Earth Doctor / Climate Troubadour


 Too many people, too many things.              Am  Bm7 E7
Too many people,  living like kings.               F   G   Cmaj7 Fmaj7
In every direction, appetites rise,                  Bm7  E7  Am A+5 Am7
Growing in size.                                                 A9/F#   B7  E7  

Expectation, every birth.
Every nation,  all over the earth.
Everyone needs a place to call home.
Everyone wants a car and a phone.             Bm7    F#dim   E7

Animals vanish habitat gone.                        E7–        A7–      
Not enough room for us all to live on.       F  G  Cmaj7 Fmaj7/A
Not enough ocean, not enough sky.           Bmsus4  E7  Am A+ Am7
Not enough land, supply and demand.      Bmsus4  E7  Am —–  

Instrumental 8 bars             Am—– Am —–  F   G    Cmaj   Fmaj7

Everyone needs a place to call home.         Bm7  E7  Am A+ Am7
Everyone wants a car and a phone.             Bm7   F#dim    E7

 Be fruitful and multiply, sounds pretty clear.     F  G  Cmaj7   Fmaj 7
That’s just what we’ve done, and now we are here.  Bm7    F#dim   E7
Too many people living like kings.                      F  G    Cmaj7   F/A
Too many people, too many things.                   Bm7   E7    Am  ——–

©Doug Hendren

What’s it about? Earth’s human population is now over 8 billion people. When I was born in 1950, that figure was a mere 2.5 billion, up from only about one billion in 1800. 

While some may claim there is room for more, there is plenty of evidence to the contrary. The impact of humans on Earth’s life-supporting capacity depends on the number of humans, the average amount of waste each one produces, and the average amount of resources each of us consumes. If everybody consumed as much as an American, we would need more than 4 Earths to sustain us. 

A meat-based diet contributes greatly to a person’s impact on planetary life-support systems. A 2023 Yale study estimates that if we weighed all the mammals living on Earth, land and sea, humans would make up about 36%, and our domesticated animals 59%. All the world’s wild mammals are less than 6% of the total. Under pressure from humans, animal populations have declined almost 70% just since 1970. Can you imagine how we look to them, if they could speak?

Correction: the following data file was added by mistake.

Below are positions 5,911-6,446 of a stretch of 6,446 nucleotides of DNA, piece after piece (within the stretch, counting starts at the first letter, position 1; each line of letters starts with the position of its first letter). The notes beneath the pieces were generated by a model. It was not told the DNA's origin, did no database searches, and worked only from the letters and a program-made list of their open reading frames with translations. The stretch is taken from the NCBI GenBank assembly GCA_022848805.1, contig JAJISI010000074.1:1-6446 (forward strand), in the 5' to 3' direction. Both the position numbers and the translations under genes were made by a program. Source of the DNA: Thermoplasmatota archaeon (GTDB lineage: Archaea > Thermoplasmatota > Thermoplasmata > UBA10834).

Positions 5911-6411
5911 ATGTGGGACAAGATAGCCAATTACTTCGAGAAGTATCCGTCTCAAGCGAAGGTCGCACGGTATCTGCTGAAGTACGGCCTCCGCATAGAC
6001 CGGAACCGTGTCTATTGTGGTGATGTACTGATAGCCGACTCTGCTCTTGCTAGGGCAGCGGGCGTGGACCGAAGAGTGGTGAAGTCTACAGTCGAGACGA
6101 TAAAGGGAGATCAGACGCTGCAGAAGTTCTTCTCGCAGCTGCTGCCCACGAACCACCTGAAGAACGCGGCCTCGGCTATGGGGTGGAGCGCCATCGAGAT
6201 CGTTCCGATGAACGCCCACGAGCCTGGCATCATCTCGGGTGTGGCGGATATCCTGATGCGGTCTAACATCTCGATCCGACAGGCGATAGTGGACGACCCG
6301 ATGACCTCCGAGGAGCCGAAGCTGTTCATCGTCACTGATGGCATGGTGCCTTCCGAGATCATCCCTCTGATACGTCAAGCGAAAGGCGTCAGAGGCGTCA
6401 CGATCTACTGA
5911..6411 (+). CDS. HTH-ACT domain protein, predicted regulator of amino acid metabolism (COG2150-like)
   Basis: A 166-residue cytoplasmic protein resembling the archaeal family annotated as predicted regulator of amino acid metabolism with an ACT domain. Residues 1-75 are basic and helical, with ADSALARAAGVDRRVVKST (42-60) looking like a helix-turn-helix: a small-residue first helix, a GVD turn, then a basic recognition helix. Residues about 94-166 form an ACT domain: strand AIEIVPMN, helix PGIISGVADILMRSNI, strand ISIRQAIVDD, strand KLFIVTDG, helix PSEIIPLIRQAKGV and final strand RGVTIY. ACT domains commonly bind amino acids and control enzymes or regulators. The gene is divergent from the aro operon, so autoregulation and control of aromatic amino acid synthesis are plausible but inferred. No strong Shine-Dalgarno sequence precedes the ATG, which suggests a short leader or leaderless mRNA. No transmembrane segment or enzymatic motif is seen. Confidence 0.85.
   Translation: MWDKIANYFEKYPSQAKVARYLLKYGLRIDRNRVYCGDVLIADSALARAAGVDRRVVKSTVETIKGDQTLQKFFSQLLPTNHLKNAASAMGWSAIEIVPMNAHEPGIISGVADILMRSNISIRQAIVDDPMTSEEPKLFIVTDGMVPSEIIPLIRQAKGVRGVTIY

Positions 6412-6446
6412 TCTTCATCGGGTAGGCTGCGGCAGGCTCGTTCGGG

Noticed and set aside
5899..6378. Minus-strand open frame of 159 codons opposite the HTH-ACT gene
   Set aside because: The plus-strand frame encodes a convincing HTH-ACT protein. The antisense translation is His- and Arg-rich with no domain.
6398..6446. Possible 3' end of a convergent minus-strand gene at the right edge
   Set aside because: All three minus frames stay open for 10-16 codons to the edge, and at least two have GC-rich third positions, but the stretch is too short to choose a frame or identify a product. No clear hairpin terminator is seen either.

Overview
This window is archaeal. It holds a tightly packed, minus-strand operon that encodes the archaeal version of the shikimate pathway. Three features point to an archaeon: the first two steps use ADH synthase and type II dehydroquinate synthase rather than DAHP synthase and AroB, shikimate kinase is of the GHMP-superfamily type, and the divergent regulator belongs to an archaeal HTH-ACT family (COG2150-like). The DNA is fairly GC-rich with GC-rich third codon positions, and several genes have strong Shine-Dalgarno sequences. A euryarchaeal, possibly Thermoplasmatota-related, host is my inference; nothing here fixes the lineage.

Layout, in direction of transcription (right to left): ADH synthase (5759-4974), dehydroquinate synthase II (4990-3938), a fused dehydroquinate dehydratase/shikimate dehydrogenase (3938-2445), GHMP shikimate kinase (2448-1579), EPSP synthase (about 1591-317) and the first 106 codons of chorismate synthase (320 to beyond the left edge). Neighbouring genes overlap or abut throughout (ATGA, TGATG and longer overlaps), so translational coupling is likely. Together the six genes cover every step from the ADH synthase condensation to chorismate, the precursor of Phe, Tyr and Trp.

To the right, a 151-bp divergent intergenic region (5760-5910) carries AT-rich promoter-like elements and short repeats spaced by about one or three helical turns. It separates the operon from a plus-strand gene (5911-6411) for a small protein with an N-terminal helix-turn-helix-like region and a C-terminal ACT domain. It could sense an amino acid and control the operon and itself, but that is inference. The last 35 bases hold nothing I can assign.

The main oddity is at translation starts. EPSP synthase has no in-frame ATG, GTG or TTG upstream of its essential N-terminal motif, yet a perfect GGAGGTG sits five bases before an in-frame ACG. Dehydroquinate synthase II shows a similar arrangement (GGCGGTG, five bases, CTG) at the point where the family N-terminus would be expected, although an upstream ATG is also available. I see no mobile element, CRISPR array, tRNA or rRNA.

In 1972, a group of MIT researchers published The Limits to Growth, predicting that without a change in our pattern of population and industrial growth, “the most probable result will be a rather sudden and uncontrollable decline in both population and industrial capacity.” And although climate disruption wasn’t on many peoples’ minds back then, the excess CO2 and methane in the atmosphere is likewise driven by human population. 

There are well known examples of “population overshoot” in nature, such as lemmings or deer dying off when populations get out of hand. Human ingenuity has enabled us to push our population well past Earth’s sustainable carrying capacity, but eventually all bills come due. If we don’t start limiting our numbers and our consumption now, the Earth will do it for us. It isn’t rocket science, but simple math.

 I have often wondered how much of our present dilemma traces back to the well-known phrase from the book of Genesis: “Be fruitful, and multiply.”

But there is another biblical passage (Deuteronomy) more appropriate to our present moment: “I call heaven and earth to record this day against you, that I have set before you life and death, blessing and cursing: therefore choose life.”  My recent piece “World on Fire,” is based on this chilling passage. 

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